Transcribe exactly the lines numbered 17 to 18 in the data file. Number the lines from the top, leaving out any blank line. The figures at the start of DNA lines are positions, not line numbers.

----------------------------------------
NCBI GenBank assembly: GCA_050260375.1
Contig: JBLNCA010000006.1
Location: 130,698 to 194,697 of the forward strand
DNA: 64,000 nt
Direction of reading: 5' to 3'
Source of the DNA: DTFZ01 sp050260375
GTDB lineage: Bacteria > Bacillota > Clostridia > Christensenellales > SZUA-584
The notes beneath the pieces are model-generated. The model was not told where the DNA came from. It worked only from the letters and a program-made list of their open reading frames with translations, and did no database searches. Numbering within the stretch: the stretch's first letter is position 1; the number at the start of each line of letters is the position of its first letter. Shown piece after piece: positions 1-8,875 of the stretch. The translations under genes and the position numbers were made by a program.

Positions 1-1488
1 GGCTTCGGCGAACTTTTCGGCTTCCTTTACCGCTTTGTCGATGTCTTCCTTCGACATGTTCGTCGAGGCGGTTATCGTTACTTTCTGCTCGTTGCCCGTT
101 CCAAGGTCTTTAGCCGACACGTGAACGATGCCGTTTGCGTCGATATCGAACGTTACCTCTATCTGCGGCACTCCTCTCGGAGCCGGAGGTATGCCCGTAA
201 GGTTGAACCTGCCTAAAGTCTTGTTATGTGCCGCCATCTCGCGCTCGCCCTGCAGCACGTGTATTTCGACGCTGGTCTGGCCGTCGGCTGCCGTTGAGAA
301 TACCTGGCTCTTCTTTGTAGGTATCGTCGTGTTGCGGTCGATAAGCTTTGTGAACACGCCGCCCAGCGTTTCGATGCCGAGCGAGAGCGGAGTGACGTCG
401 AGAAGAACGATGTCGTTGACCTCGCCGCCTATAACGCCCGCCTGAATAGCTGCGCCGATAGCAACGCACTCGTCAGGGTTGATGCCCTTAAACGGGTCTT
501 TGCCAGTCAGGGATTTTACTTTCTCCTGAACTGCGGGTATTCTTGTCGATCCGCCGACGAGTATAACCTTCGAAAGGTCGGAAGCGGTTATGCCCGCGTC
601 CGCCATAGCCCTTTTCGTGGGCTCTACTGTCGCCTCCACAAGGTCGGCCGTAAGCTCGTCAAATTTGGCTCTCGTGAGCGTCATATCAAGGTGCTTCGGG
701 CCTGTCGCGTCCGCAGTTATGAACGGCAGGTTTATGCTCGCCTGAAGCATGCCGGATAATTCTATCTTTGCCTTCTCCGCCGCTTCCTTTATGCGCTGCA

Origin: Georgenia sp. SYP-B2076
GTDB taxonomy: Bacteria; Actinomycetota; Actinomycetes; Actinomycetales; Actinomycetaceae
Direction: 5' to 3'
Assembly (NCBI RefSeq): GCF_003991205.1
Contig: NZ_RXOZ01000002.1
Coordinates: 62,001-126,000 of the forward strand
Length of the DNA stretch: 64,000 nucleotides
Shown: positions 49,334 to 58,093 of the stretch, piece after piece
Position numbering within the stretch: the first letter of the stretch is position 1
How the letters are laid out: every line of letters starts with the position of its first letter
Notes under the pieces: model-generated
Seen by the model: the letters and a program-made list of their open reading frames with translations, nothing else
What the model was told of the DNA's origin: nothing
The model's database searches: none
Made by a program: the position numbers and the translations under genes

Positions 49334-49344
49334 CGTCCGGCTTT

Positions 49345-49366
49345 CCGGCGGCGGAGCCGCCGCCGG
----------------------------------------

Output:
701 CCTGTCGCGTCCGCAGTTATGAACGGCAGGTTTATGCTCGCCTGAAGCATGCCGGATAATTCTATCTTTGCCTTCTCCGCCGCTTCCTTTATGCGCTGCA

Origin: Georgenia sp. SYP-B2076